The Japanese earthquake in 2011 and some thoughts about its prediction
On the 11th of March 2011, there was a huge earthquake near Japan. Its magnitude was 9.0, and it created a destructive tsunami that registered higher than 10 meters tall in some places. The aftermath was catastrophic. Many people were killed, and many buildings were destroyed. However, the most interesting thing was that the Japanese were as ready as they could be. 90 seconds before the main push on Tokyo, there was an alert via TV and mobile phones. It saved many lives. There was also a tsunami warning 10-30 minutes before the actual flood, and thanks to that people were able to climb to higher places and get away from the shore. It became possible because of the warning system that connected with the net of sensors located near the shore. The speed of light is faster than the speed of seismic waves going at speeds of 4 km/sec, so the sensors received the signal from the ground and put it through to Tokyo on TV and warned everybody about the danger.
Some days before the main shock there were some foreshocks (small earthquakes) on the 9th of March with a magnitude of 7.2 and 6.0. Scientists had expected the strong earthquake in that region with a magnitude of 8.0, but not a 9. In other words, an earthquake with a magnitude of 9 is ten times stronger than of 8. The power of the Japan earthquake was as strong as 1000 nuclear bombs thrown on Hiroshima. Was it a unique unpredictable event or could it have been and should it have been predicted?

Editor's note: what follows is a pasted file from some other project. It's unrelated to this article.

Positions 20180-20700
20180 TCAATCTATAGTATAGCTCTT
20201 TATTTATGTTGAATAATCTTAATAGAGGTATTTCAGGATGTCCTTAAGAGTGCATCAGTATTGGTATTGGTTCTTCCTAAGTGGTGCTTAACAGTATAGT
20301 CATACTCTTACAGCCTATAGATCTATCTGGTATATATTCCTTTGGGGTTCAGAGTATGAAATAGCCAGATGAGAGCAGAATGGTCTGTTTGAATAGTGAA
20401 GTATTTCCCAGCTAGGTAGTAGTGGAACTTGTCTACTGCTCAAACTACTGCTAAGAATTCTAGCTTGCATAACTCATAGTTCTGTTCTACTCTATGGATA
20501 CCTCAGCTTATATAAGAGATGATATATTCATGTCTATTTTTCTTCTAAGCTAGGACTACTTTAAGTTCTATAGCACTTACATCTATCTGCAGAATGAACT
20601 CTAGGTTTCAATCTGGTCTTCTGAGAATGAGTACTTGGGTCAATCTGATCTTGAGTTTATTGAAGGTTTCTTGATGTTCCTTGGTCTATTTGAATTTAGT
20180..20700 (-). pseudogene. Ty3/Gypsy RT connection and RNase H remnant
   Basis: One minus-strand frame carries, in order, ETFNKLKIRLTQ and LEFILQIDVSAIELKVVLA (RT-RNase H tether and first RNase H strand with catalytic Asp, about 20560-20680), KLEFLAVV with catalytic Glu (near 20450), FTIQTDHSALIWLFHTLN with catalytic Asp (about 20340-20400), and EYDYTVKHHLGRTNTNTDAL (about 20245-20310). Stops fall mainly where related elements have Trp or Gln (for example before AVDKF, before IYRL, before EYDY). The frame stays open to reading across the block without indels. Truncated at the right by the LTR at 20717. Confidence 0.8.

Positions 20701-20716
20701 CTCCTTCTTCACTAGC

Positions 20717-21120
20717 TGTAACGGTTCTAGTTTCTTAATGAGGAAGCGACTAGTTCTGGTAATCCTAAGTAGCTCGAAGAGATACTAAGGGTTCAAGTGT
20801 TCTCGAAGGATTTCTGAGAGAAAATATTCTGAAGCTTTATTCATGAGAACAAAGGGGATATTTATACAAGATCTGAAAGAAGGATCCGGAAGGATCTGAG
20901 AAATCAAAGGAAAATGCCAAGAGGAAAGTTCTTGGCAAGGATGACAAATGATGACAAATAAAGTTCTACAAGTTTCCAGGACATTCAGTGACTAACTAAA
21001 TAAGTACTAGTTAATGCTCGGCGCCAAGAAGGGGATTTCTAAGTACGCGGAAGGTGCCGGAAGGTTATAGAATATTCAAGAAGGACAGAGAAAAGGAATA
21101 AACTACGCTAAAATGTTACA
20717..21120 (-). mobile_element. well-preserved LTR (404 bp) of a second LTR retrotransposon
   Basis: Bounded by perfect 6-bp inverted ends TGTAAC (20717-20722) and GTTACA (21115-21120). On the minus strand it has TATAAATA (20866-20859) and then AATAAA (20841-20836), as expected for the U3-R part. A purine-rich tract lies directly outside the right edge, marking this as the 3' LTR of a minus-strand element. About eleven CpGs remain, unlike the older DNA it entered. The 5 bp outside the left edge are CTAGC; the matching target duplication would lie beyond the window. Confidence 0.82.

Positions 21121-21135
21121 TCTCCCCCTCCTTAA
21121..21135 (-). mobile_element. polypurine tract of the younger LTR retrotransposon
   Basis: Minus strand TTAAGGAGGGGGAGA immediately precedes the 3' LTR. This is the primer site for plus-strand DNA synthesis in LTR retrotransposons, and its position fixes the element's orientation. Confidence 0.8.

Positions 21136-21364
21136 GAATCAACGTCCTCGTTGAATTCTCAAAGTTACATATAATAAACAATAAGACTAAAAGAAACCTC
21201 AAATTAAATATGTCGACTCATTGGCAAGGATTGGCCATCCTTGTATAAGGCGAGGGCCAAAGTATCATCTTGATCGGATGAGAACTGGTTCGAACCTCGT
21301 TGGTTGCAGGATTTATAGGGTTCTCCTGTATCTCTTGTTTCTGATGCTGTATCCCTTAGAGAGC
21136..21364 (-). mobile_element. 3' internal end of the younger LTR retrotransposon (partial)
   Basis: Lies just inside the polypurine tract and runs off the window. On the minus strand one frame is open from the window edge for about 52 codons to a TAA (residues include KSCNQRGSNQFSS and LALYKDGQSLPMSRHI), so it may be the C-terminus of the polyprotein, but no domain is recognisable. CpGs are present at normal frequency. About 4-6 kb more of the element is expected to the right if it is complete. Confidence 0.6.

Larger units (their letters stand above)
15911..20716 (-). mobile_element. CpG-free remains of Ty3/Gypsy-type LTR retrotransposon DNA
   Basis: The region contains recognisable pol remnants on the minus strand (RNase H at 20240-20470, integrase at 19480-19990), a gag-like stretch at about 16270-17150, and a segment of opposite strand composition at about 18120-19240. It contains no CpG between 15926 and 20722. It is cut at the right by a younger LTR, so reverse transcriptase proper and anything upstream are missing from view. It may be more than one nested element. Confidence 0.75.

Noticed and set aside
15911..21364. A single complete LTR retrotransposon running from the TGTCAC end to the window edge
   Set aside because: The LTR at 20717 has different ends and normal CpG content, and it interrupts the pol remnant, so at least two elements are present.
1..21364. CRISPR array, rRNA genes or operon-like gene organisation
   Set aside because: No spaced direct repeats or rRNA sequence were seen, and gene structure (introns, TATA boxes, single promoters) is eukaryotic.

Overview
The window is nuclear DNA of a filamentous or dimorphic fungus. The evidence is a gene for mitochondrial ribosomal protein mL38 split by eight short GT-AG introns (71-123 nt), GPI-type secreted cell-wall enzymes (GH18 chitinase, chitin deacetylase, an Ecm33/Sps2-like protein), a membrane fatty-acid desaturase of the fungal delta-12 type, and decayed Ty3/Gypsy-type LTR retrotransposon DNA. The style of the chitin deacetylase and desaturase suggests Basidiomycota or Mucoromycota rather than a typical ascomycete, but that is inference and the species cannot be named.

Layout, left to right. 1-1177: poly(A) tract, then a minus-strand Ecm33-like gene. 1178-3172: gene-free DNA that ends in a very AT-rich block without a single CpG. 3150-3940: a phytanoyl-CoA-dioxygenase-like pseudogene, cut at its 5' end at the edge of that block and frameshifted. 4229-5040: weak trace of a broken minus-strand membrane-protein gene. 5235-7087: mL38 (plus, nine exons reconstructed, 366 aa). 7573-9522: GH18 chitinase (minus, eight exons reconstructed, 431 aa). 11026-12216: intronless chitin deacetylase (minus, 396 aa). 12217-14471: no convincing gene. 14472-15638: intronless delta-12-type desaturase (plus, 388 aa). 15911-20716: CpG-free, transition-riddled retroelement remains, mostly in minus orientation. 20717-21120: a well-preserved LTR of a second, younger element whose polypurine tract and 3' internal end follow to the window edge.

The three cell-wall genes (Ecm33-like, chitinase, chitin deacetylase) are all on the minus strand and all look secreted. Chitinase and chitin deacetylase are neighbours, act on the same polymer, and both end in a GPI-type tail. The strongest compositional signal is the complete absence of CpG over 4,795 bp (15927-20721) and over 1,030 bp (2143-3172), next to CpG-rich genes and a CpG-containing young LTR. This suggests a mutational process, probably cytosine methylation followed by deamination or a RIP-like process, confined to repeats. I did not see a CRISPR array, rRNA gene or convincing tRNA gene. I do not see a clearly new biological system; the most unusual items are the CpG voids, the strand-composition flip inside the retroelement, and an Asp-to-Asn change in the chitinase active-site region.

The final goal of seismologists is to predict earthquakes a couple of days in advance before the event. Modern forecasts of earthquakes are quite useless. To be a useful forecast, it should report when, where and how strong an earthquake would be and the probability of this event. The problem is we don't have such technology. We can only predict an earthquake in a wide area many years before the event. However, this is still unreliable. Its probability would be around 50%: it might occur or might not.
Nevertheless, I would like to give you a piece of advice. If you live in an area where small earthquakes happen, it's a good idea to be prepared for the strong ones because they will come eventually. You ought to think of moving to another area. It might be worth it.
Good luck and steady ground!